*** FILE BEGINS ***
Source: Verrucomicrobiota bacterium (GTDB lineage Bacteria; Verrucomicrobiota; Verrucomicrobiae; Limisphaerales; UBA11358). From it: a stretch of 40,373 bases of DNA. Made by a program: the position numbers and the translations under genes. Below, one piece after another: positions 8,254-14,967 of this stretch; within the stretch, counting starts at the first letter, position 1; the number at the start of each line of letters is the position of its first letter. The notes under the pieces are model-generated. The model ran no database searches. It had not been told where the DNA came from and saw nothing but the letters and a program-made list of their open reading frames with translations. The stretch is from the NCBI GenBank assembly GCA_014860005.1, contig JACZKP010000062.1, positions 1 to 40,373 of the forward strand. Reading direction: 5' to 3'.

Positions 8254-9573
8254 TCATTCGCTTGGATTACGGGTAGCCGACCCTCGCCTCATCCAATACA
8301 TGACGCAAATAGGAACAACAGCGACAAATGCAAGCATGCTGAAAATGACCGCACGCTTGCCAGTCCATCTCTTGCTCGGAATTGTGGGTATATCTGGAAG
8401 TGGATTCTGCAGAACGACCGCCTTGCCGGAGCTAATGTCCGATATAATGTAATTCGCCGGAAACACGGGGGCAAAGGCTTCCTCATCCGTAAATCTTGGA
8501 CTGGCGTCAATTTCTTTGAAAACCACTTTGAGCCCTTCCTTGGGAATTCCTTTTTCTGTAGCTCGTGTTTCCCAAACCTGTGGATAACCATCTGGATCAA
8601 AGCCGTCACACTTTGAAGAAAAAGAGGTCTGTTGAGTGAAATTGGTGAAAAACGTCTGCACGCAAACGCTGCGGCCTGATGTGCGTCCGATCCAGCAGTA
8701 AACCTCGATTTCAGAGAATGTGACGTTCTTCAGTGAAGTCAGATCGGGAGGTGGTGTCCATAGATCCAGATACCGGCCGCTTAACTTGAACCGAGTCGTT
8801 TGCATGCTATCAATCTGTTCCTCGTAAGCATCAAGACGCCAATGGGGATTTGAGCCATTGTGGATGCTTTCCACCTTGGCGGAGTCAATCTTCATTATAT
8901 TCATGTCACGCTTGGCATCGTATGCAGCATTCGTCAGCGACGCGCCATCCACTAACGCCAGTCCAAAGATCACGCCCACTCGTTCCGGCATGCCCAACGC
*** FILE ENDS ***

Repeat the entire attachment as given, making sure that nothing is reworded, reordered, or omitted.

Source: Verrucomicrobiota bacterium (GTDB lineage Bacteria; Verrucomicrobiota; Verrucomicrobiae; Limisphaerales; UBA11358). From it: a stretch of 40,373 bases of DNA. Made by a program: the position numbers and the translations under genes. Below, one piece after another: positions 8,254-14,967 of this stretch; within the stretch, counting starts at the first letter, position 1; the number at the start of each line of letters is the position of its first letter. The notes under the pieces are model-generated. The model ran no database searches. It had not been told where the DNA came from and saw nothing but the letters and a program-made list of their open reading frames with translations. The stretch is from the NCBI GenBank assembly GCA_014860005.1, contig JACZKP010000062.1, positions 1 to 40,373 of the forward strand. Reading direction: 5' to 3'.

Positions 8254-9573
8254 TCATTCGCTTGGATTACGGGTAGCCGACCCTCGCCTCATCCAATACA
8301 TGACGCAAATAGGAACAACAGCGACAAATGCAAGCATGCTGAAAATGACCGCACGCTTGCCAGTCCATCTCTTGCTCGGAATTGTGGGTATATCTGGAAG
8401 TGGATTCTGCAGAACGACCGCCTTGCCGGAGCTAATGTCCGATATAATGTAATTCGCCGGAAACACGGGGGCAAAGGCTTCCTCATCCGTAAATCTTGGA
8501 CTGGCGTCAATTTCTTTGAAAACCACTTTGAGCCCTTCCTTGGGAATTCCTTTTTCTGTAGCTCGTGTTTCCCAAACCTGTGGATAACCATCTGGATCAA
8601 AGCCGTCACACTTTGAAGAAAAAGAGGTCTGTTGAGTGAAATTGGTGAAAAACGTCTGCACGCAAACGCTGCGGCCTGATGTGCGTCCGATCCAGCAGTA
8701 AACCTCGATTTCAGAGAATGTGACGTTCTTCAGTGAAGTCAGATCGGGAGGTGGTGTCCATAGATCCAGATACCGGCCGCTTAACTTGAACCGAGTCGTT
8801 TGCATGCTATCAATCTGTTCCTCGTAAGCATCAAGACGCCAATGGGGATTTGAGCCATTGTGGATGCTTTCCACCTTGGCGGAGTCAATCTTCATTATAT
8901 TCATGTCACGCTTGGCATCGTATGCAGCATTCGTCAGCGACGCGCCATCCACTAACGCCAGTCCAAAGATCACGCCCACTCGTTCCGGCATGCCCAACGC